That’ll do

I could do that. In my dreams.

There are days when vigorously slapping myself is the only rationale response to some lament regarding life, and how difficult it is. Only this sting of self flagellation reminds me how incredibly lucky I am compared to those poor buggers who didn’t get the breaks afforded to me. For a start, I’m a northerner and that’s already starts you ahead in any race prefixed with ‘Human‘*

For the last three weeks, we’ve been riding bikes in conditions best whispered as summer. Ironically the turning of the seasonal ratchet to Spring has brought with it somewhat more wintry conditions and the return of the rain, but it’s still about a zillion times better than it was at the start of March.

When researching trenchfoot remedies held more interest than going outside. Everything creaked – bearing, chains, brakes and knees. Two events around this time hove into view and while my winter fitness suggested I’d easily finish them, I found it far simpler not even to get started. Which is a bit rubbish when you’ve signed up with friends who put in outstanding efforts – while I was more interested in riding what was in front of me, rather than something inked in when the dark and cold was endless, and motivation needed a firm prod.

So there’s a bit of guilt but a whole lot of joy. That’s the only word that gets close to flying on trails that a month ago afforded nothing but mud sucking slog which saps your power and your will to ride in about equal amounts.  Now riding is less about damage limitation and more about revelling in the efficacy of legs and lungs campaigned through a grim winter. And giggling. And pointing at dust. And drinking cold beer in the sunshine.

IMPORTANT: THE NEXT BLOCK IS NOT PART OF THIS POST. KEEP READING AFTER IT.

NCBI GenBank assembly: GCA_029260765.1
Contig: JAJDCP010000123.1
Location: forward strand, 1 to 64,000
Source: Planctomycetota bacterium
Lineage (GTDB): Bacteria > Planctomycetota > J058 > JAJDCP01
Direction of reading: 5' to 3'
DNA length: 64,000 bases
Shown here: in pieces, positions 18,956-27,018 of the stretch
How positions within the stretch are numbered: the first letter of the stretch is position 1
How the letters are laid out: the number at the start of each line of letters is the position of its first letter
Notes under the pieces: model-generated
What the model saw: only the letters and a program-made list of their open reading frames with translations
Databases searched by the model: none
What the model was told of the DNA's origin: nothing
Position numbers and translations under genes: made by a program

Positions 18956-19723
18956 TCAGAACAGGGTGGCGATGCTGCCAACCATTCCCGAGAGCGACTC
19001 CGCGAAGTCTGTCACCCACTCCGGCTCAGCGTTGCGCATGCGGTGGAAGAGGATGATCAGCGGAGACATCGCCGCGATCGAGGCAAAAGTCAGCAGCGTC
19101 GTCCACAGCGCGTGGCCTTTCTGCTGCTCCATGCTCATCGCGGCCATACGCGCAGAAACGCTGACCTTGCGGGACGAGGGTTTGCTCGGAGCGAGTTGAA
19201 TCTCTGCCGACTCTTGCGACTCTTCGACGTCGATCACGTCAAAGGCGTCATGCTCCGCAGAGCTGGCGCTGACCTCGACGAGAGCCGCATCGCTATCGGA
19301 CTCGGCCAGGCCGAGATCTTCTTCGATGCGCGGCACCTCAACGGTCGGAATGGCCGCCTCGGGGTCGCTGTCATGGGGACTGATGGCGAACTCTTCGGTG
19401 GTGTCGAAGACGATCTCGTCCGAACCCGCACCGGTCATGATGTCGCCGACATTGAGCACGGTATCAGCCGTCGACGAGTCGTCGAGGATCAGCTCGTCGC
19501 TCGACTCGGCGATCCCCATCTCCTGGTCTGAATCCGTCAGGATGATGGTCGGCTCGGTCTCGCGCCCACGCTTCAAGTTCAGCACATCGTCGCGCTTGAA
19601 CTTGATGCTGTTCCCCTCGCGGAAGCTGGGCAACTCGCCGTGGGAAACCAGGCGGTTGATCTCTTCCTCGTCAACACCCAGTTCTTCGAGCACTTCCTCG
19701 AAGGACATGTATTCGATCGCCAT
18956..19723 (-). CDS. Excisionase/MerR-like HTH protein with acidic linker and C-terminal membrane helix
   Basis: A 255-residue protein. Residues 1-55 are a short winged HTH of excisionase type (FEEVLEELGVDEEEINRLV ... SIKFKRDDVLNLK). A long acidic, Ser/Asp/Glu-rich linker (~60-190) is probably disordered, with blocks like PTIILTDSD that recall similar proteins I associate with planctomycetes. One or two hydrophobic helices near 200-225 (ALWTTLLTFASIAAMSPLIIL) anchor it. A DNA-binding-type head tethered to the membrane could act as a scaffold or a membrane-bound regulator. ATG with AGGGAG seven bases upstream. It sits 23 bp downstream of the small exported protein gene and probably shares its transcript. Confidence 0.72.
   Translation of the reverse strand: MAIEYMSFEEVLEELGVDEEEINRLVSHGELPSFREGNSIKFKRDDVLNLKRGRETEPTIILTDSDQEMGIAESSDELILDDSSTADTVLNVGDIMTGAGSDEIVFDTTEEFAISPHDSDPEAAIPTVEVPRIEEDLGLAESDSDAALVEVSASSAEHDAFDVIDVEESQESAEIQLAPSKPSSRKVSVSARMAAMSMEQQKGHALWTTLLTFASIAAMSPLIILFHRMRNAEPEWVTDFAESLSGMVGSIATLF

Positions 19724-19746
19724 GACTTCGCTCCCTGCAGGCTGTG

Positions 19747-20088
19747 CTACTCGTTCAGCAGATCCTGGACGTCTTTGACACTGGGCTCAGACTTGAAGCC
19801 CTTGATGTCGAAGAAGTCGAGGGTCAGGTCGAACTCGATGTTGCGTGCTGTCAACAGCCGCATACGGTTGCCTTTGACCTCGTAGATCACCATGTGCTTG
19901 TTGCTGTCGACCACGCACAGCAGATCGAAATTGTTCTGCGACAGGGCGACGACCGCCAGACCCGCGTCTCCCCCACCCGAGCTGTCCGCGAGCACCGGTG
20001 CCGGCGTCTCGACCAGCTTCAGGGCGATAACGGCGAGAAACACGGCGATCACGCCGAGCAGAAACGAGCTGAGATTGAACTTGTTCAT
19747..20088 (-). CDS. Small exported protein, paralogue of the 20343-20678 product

Until today, my last five rides have been a rediscovery of why the PYGA is such a damn fine bicycle. Once in the Malverns, the rest of the time in the Forest including a night ride which had me wondering if these were entirely different trails. I’m sure at night there must be more trees. And less obvious lines. I responded magnificently by ignoring any faint trace of a trail, instead bouncing first lights and then body parts off innocent timber. Still nothing got broken and we had beer later so honours even I think.

After weather more appropriate for this time of year, I swept the sleet of the Purple Minion and explained to anyone who was interested that a 32lb bike of extreme stoutness adorned with a tacky 2.5in front tyre would be absolutely ideal for road riding.  10km of that in cold air, and under threatening skies had us rendezvous with the hardcore trail pixies who apparently enjoy lobbing themselves into space with no thoughts of the potentially bruising effects of gravity.

I took photos while they did their stuff. My bike is perfect for that kind of thing, and I am so clearly not. This kind of difficult juxtaposition worries me not a jot nowadays. Instead I revelled in the next trail far more suitable to my pay grade – winding between trees and without any obvious 20 foot gaps where I’d expect the trail to be. We enjoyed it so much, they found us another one which dropped into a gully full of baby head rocks lightly polished with damp moss. The mega is, er, mega here. It is so composed, so suited to this terrain, so effortlessly competent regardless or rider input, I cannot wait to ride this stuff all day in the Alps.

That starts three months from today. Between now and then will hopefully be filled with much more riding like this. But for the next 10 days, it’ll take a back seat to actually reminding myself there are other things more significant than mountain bikes in my life. The most important of all shall be sat next to me on a plans heading  to extremely foreign places where we’ll spend the first few hours wondering where the kids are.

At home 🙂

* this may not be a universally shared view. But I’m from Yorkshire and we not terribly interested in what those birthed in lesser counties might think.

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